rinse has less apical microleakage than those irrigated Recently, an alternative endodontic irrigant contain- with either saline or NaOCl. Also, several studies of coro- ing 3% doxycycline, 4.25% citric acid and 0.5% tween 80 nal microleakage indicated a reduction of leakage using detergent is being commercialized as Biopure MTAD EDTA or MTAD as a final rinse following NaOCl12,30-32. This irrigant is recommended to be used as the final rinse In contrast to our results other investigators33-36 showed that there is no significant improvement in microleakage well-conducted studies, MTAD has been shown to be after removal of smear layer. Timpawat and coworkers37 are the only investigators who have reported that removal of the smear layer has adverse effect on microleakage of 21 endodontic irrigant with potential sustained obturated root canals. These conflicting results might be because of differences in types of sealers and obturation Accordingly this study was conducted to investigate techniques, means of producing a smear layer, and the the influence of MTAD and alternate use of EDTA diversity of methodologies used to assess microleakage and MTAD with NaOCl on the apical microleakage of under various laboratory conditions.
obturated root canals. The clearing technique used in this On the other hand, canals irrigated with NaOCl / study for evaluating apical microleakage showed a good EDTA / NaOCl showed maximum leakage values. This three dimensional view of the root canal system; so that; may be attributed to the action of EDTA which is not measuring the apical leakage of ink around the filling selective for the smear layer. Its demineralizing effect was facilitated and comparison between the groups using also acts on the walls of root canals and these demineral- different irrigating regimens became easier. ized matrices produced by EDTA are removed by NaOCl The results of apical microleakage indicated that when used as a final rinse. This procedure inadvertent- root canals irrigated with NaOCl / MTAD results in the ly creates highly irregular, eroded canal dentin surface least leakage among all regimens used. This reduction in which may prevent proper adaptation of the filling mate- leakage may be attributed to increased surface contact rial to the canal wall38. Under the condition of this study, between the dentin and the sealer, and penetration of the final rinse with either MTAD or EDTA following irri- obturation materials into the open dentinal tubules28. gation with 2.5% NaOCl could reduce the apical micro- This proper adaptation may be related to previously proved very high capability of MTAD in removing the smear layer. Also the presence of lubricant (Tween 80) . RefeReNCeS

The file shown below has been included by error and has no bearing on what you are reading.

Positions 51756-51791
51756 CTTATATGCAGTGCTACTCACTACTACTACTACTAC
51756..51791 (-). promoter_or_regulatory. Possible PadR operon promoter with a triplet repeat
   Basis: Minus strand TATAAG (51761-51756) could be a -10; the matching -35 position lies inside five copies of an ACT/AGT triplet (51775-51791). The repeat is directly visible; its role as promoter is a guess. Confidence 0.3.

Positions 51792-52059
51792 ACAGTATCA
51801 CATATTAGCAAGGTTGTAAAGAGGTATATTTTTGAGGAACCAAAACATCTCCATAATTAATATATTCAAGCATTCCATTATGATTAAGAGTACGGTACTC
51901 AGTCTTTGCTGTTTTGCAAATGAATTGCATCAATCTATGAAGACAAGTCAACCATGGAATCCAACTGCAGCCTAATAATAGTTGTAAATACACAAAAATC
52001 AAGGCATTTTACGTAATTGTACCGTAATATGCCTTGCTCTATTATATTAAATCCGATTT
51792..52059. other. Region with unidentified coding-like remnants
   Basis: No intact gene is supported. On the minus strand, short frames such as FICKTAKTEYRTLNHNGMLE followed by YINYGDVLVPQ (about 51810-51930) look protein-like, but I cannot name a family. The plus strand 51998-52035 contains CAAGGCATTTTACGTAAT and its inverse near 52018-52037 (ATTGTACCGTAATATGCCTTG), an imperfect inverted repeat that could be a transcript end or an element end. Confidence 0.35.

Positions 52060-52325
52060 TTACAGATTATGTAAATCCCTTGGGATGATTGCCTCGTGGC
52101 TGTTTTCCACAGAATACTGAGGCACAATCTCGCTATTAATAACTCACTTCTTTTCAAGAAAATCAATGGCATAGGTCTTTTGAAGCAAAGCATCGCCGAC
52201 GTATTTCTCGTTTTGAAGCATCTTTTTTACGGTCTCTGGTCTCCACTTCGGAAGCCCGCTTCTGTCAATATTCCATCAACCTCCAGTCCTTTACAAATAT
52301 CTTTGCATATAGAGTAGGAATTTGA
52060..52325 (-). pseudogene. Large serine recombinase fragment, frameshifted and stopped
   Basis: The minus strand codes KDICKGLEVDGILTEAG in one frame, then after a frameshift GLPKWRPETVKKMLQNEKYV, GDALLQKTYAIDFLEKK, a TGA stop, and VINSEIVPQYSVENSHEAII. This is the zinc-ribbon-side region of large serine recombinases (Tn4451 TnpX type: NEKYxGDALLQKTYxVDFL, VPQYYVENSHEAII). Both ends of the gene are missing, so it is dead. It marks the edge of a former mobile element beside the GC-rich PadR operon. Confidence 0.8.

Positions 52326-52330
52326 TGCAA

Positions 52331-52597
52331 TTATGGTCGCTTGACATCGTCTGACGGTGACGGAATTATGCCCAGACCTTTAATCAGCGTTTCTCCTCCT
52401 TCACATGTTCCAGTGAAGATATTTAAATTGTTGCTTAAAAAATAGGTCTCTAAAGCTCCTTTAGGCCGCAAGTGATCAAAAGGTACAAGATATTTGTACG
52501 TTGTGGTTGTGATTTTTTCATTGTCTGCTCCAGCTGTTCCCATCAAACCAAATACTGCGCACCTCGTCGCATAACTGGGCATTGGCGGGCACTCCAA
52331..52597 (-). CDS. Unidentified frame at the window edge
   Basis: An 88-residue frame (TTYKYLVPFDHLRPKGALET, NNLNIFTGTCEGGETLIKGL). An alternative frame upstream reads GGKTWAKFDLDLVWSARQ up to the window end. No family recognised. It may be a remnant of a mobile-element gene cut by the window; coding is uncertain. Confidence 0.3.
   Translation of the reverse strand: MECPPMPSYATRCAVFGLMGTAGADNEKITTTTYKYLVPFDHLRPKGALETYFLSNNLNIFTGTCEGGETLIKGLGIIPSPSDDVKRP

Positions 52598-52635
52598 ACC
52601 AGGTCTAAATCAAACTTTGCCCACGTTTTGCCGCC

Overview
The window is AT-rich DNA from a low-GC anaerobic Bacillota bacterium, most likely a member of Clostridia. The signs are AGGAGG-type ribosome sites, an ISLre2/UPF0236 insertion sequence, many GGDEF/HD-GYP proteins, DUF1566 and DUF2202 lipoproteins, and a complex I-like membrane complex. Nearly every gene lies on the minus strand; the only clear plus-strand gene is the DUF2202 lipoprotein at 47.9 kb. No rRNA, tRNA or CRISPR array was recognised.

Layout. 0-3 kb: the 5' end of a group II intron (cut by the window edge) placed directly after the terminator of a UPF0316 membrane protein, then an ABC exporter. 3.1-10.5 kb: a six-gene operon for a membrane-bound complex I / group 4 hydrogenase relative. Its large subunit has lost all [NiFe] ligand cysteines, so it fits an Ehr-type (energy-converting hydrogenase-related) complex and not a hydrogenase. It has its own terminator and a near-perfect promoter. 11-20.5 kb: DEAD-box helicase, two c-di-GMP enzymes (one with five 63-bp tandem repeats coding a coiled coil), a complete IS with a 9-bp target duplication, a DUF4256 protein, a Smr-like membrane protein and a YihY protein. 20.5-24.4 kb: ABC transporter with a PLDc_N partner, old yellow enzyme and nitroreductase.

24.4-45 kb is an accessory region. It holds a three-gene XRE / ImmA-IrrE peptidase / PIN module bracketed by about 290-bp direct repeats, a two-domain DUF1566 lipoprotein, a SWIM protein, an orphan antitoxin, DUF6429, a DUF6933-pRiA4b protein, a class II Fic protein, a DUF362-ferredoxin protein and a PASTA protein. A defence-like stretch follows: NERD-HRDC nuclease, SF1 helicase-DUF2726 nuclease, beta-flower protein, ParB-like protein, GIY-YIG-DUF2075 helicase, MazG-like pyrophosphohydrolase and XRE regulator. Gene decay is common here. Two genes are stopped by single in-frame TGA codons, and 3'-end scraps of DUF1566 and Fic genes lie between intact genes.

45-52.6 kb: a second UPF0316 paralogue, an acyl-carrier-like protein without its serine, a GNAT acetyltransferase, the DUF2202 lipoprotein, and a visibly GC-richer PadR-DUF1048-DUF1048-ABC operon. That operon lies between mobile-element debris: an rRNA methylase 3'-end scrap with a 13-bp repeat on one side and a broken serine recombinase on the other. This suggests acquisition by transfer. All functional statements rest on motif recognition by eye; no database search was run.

as a part of MTAD gives MTAD low surface tension 1. Shabahang S, Pouresmail M, and Torabinejad M : In Vitro which improves the intimate contact of irrigants with the Antimicrobial Efficacy of MTAD and Sodium Hypochlorite, J dentinal walls of the root canal system even in the apical third. However, there was no significant difference of apical leakage between root canals irrigated with NaOCl 2. Davis SR, Brayton SM, Goldman M. : The morphology of the / MTAD and root canals irrigated with NaOCl / EDTA. prepared root canal: a study utilizing injectable silicone. Oral This lack of difference in leakage value may be related Surg Oral Med Oral Pathol; (34); 642, 1972.
to that both MTAD and EDTA showed almost complete 3. Pashley DH. : Smear layer: overview of structure and func- tion. Proc Finn Dent Soc ;(88) (Suppl l): 215, 1992.
The results of previous studies13,29 were in accordance 4. McComb D, Smith DC. : A preliminary scanning electron with our finding ,they indicated that root canals irrigated microscopic study of root canals after endodontic procedures. with NaOCl between each instrument and EDTA as final 5. Brannström M.: Smear layer: pathologic and treatment 18. Torabinejad M, Khademi A. Abbas, Jalil Babagoli J., Cho Y., considerations. Oper Dent ;(3)(Suppl):35, 1984.
Johnson B. William, Bozhilov K., Kim J., and Shabahang S.: 6. Pashley DH. :Smear layer: physiological considerations. Oper A New Solution for the Removal of the Smear Layer. J Endod 7. Torabinejad M, Handysides R, Khademi A. Abbas, and 19. Baumgartner JC, Brown CM, Mader CL, Peters DD, Shulman Bakland K. Leif: Clinical implications of the smear layer in DJ: A scanning electron microscopic evaluation of root canal endodontics: A review, oral surg, oral patho, (94), 658, 2002.